How to Handle a Behavior Event Interview
A lot of times when you go to an interview, you’ll get questions that ask you to describe how you handled a difficult situation with a customer, boss, co-worker or subordinate. You may also be asked to talk about a specific example of how you improved a process with your work, or made things more efficient. These are what we call “behavior event interviews,” and they can be challenging if you are not prepared for them because the questions are so open-ended.
Fortunately, these are also the kinds of questions that you can prepare for ahead of time. As you do so, consider the acronym BAR:
- Background: At the outset of your response to any behavior event interview question, you will want to give a background of the project in question, or the relationship that you will be discussing. The point is to give the interviewer a glimpse at the big picture for some context.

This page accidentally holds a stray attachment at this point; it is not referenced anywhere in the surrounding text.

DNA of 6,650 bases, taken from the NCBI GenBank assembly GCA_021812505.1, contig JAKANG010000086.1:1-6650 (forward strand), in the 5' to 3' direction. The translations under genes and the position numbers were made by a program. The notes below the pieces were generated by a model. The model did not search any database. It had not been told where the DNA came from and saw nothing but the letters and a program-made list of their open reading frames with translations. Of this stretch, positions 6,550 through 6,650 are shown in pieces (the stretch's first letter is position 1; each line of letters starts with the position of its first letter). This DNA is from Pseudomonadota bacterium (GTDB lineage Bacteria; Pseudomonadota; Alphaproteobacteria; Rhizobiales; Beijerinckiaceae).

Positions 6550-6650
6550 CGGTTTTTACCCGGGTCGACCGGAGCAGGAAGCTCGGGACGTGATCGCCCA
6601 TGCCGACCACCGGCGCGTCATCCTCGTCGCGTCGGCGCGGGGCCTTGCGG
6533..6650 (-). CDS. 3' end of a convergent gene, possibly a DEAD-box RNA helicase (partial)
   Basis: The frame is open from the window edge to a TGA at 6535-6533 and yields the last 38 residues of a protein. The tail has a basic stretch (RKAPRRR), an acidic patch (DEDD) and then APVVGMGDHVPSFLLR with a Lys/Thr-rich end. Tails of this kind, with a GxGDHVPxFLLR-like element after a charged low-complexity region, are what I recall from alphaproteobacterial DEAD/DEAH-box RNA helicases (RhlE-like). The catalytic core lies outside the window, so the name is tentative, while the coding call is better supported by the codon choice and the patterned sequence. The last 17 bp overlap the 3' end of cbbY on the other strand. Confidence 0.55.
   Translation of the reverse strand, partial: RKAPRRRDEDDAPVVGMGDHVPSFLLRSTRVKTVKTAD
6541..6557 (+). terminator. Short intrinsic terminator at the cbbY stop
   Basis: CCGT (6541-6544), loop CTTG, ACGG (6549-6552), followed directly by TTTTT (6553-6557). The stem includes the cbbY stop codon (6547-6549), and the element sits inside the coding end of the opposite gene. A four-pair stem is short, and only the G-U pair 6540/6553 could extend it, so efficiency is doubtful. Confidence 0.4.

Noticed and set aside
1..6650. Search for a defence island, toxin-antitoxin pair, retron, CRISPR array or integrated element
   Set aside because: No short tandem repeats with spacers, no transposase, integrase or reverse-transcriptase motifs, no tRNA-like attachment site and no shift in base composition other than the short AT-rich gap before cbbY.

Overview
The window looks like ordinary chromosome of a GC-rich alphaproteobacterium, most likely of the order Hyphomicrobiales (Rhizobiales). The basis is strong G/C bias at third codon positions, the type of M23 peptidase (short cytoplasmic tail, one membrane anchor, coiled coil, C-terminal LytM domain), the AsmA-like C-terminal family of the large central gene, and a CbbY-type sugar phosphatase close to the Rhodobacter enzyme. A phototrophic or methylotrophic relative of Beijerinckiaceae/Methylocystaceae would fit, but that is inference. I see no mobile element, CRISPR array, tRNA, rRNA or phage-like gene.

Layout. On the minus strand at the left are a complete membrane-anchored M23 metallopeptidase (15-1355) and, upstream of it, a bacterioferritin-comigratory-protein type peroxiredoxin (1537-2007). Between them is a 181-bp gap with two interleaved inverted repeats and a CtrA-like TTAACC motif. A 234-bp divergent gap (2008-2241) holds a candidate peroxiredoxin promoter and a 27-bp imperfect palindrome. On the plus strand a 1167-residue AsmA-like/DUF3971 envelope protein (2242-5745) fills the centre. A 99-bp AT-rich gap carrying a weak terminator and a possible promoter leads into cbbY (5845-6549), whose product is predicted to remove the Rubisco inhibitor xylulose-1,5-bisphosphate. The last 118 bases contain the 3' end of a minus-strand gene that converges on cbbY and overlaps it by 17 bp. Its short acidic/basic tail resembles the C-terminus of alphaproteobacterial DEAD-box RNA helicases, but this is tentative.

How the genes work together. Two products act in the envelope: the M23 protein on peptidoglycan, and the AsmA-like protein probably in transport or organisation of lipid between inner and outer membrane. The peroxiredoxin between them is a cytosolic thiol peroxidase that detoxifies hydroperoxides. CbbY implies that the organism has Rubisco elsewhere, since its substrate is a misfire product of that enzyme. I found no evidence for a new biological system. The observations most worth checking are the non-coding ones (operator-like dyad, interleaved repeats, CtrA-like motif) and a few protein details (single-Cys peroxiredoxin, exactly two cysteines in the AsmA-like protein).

- Action: Next, give an overview of the specific actions that you took to resolve the situation in question. The key word here is “specific,” so give whatever examples you can, including how you collaborated with others, what analytics you used to determine a project’s weak points, etc. Give your interviewers a look into your thought process. This should make up the bulk of your answer.
- Results: Finally, close your response with the results that your action had and how it improved either your company as a whole or your relationship with someone in your business.
This system is a simple way to prepare yourself for any BEI-type question. Keep it in mind the next time you go in for an interview!